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Preparing Your Pets For Hardwood Floors, And Vice Versa

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Hardwood flooring is lovely, and as it ages, it takes on a well-worn sheen that shows how much people have made good use of the space. That is, until a dog shows up and scratches up the whole thing, right? Dogs can really affect hardwood floors, and if you want to install hardwood in part of your home, you may hear horror stories of how quickly the hardwood got scratched up. You can prevent a lot of damage to hardwood if you plan correctly.

Choose the Hardest Hardwood You Can Get

When you have a heavy pet scampering around with long claws, you're going to get floor scratches. But if you get hardwood flooring using the hardest wood possible, you'll avoid at least some of the scratches that softer woods might sustain. The wood should have as many coats of finish as possible, but keep in mind that the finish won't help much if the wood on the floor is not tough.

Suggested woods include Brazilian cherry and Ipe. You may want to talk to flooring companies about where the woods they offer rank on the Janka Hardness Scale. It also helps to get solid natural wood, rather than an engineered product. Keep in mind that the harder the wood, the more expensive it is likely to be, but those cheaper, softer woods are going to need refurbishment or replacement sooner, thus costing you more money.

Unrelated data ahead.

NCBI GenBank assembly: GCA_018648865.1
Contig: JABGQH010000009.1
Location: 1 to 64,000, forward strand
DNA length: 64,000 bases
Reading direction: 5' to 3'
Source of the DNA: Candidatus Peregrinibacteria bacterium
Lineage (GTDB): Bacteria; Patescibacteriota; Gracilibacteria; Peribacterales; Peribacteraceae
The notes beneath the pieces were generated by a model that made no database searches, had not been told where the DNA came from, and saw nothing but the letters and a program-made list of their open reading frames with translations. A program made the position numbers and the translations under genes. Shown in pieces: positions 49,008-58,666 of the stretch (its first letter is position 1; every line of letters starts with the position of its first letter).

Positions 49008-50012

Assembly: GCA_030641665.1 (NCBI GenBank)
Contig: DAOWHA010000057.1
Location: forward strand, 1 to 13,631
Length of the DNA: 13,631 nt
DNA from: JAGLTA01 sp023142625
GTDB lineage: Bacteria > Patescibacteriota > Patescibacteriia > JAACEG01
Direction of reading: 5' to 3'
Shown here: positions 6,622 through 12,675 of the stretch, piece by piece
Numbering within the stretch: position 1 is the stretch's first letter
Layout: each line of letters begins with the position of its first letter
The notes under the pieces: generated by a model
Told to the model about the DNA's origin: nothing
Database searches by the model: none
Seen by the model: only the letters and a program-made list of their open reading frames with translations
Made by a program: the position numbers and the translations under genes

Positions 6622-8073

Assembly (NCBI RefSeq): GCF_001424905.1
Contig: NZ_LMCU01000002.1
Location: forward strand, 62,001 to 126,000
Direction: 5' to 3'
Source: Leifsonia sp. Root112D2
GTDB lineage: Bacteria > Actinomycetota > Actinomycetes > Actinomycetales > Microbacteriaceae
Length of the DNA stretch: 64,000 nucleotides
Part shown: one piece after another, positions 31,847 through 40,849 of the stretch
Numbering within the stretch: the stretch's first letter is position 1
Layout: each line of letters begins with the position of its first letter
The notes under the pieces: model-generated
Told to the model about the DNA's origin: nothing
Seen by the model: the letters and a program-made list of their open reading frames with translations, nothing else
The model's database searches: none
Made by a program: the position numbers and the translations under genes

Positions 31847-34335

Commit to a Pet Care Schedule

So now that you're looking at extremely hard woods, it's time to look at your pet's claws. Dogs don't retract their claws like cats do, so any time that dog runs across the floor, those claws will hit the surface. You need to keep the claws clipped and clean. Also, train your pet so that it doesn't act up in the rooms with hardwoods -- you can teach it to obey commands to be calm until it gets into a carpeted section of the house.

Dog Socks Could Help

Dog socks are a thing -- knit socks made for paws. Some have rubber soles so they can be used outdoors, too, while others are purely knit material meant for lounging about indoors. There are even disposable options. However, some dogs don't like having their paws inside these, and you do want your dog to have bare paws occasionally so air can reach them. A compromise could be that you put the socks on the dog when it's about to enter the part of the house with hardwood floors. Keep pairs of socks in different places in the house.

Hardwood flooring companies have seen it all regarding dog damage. Work with a company rep to identify wood flooring that your dog will have a harder time scratching up. For more information, contact your local residential hardwood flooring services.